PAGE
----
In marmur

By Rabbi Dow Marmur.

However much President Obama and Secretary of State Kerry assure US lawmakers and Jewish leaders that United States support for Israel has remained strong and solid – despite Prime Minister Netanyahu’s by now obviously futile efforts to derail the Iran deal – it’s difficult to believe that US-Israel relations will be easy during the time that remains of the Obama administration.

Already in 2010, long before the Iran deal became the issue, Martin Indyk – at one time US ambassador to Israel and later as special envoy to the efforts to make peace with the Palestinians – described Netanyahu as lacking generosity of spirit.

The Times of Israel quotes an Indyk e-mail of 2010 that Israel’s current prime minister has a “legendary fear of being seen as a ‘frier’ (sucker) in front of his people.” This may account for Netanyahu posturing himself as the strong man of Israel who will defend the country and the people under all circumstances. Such a stance is bad enough in an insecure bully in the school yard, but it’s dangerous when applied to international relations. Critics may have a point when they say that Netanyahu’s strong and determined persona may hide very serious emotional weaknesses.

Deploying similar pop psychology, Sidney Blumenthal who was Hilary Clinton’s close confidant when she was secretary of state wrote about Netanyahu’s efforts to please his father who feared that the son wasn’t sufficiently committed to the Greater Israel vision, which, of course, precludes the establishment of a Palestinian state. Blumenthal also says something about Netanyahu wanting to honour the memory of his brother Yoni who lost his life in the Entebbe raid and is remembered in Israel as a hero.

If the observations by Indyk and Blumenthal are correct, perhaps Netanyahu’s relentless pursuit of the Iran issue should be viewed from their perspective. His arguments may seem rational especially to Republicans who’re against Obama under all circumstances, but their root may be of a different order.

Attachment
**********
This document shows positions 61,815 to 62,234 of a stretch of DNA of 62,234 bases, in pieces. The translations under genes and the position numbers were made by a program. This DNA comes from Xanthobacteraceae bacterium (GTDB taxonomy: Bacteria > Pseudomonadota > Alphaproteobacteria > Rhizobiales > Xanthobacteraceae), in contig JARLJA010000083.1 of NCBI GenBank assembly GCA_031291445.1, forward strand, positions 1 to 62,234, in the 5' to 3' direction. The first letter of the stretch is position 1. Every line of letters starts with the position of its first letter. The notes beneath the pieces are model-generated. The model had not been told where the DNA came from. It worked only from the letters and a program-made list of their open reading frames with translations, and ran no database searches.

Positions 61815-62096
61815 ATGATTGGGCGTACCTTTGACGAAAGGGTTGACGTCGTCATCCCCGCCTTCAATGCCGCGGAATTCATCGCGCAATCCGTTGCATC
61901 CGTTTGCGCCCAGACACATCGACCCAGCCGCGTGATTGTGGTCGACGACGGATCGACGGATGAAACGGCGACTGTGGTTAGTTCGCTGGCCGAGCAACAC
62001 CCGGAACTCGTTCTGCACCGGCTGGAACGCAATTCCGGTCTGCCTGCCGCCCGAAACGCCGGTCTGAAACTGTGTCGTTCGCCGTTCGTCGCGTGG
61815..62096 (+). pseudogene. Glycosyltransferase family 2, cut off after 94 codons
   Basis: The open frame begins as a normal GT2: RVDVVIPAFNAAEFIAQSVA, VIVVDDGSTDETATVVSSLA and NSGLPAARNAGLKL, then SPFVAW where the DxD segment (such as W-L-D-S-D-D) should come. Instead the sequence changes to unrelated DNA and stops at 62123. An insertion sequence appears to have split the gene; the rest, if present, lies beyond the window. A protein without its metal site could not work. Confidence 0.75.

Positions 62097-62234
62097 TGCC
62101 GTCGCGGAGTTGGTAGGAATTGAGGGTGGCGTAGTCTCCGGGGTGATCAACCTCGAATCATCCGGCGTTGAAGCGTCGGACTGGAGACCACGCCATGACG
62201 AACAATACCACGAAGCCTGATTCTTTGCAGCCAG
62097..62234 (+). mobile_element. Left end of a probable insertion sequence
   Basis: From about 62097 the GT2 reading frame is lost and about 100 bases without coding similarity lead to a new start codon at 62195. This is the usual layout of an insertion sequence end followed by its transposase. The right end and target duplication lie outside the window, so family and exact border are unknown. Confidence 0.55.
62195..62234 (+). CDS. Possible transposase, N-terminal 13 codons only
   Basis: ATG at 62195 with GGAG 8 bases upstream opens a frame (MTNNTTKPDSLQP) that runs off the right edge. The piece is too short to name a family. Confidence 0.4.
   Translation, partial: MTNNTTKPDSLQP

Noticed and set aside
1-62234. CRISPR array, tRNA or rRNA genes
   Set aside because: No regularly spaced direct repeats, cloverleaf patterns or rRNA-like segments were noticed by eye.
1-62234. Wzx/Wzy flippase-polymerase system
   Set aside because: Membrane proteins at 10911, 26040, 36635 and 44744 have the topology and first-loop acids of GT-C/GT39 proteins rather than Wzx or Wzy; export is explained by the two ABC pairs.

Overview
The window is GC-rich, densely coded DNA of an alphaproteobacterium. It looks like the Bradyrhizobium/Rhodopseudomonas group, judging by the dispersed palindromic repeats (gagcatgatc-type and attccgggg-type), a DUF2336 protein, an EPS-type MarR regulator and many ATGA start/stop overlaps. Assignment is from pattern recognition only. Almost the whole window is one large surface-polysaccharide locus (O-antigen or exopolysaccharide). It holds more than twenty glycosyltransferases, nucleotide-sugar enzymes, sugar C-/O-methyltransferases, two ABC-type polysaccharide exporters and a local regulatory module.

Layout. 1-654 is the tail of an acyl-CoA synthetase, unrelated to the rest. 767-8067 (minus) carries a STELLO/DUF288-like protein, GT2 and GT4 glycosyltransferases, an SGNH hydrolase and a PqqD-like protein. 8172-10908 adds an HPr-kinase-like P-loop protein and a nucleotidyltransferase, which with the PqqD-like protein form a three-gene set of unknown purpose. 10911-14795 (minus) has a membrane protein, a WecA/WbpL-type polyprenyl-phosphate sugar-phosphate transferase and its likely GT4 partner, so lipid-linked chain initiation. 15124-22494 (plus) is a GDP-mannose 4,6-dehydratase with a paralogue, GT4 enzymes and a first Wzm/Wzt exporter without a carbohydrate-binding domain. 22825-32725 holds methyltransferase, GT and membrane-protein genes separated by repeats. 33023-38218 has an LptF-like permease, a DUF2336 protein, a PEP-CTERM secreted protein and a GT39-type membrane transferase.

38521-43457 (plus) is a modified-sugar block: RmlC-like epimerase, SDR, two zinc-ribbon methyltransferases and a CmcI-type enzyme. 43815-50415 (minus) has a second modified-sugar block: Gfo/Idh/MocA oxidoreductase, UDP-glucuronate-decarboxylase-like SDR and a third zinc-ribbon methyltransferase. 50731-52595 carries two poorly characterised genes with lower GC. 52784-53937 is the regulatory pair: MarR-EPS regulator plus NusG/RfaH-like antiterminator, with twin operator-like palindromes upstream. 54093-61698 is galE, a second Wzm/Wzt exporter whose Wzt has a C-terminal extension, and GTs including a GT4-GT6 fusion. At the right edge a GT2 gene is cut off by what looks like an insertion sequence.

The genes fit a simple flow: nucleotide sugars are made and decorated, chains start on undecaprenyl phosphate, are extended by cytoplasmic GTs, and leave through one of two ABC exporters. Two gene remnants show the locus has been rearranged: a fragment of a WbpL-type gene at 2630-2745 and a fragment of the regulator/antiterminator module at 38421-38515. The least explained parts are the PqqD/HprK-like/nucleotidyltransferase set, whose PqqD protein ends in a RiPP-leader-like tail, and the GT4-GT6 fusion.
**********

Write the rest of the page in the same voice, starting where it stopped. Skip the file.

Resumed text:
Yet Netanyahu is still at the helm, not because Israel is a totalitarian state run, as many of them are, by a paranoid dictator but because it’s a democracy the citizens of which cannot unite enough to vote for two or three political parties like in other democratic states. The result is that every government Israel has ever had has been a coalition, and being the prime minister of a coalition requires more manipulative than leadership skills. His new campaign to control state broadcasting may be of the same ilk.

Yet there’s no alternative leader on the horizon. Assuming that the official leader of the opposition Isaac Herzog won’t make the grade, Yair Lapid, the media savvy head of the much smaller Yesh Atid party has begun to style himself as the next prime minister. Not only would that be undesirable – better the neurotic you know than the showman you distrust – but it’s also unrealistic. The Number Two on his party list Shai Piron knows it best. He has just left the Knesset to take up a post in education, presumably assuming that Lapid’s ambitions are vain in every sense of the word.

Remarkably, however, despite the allegedly psychologically inhibited prime minister and the lack of a viable alternative, Israel is functioning reasonably well and life here is as good or better than in most countries in the free world – and for us Jews arguably very much better than anywhere else. Of course, it could be even better if….

Jerusalem 3.9.15

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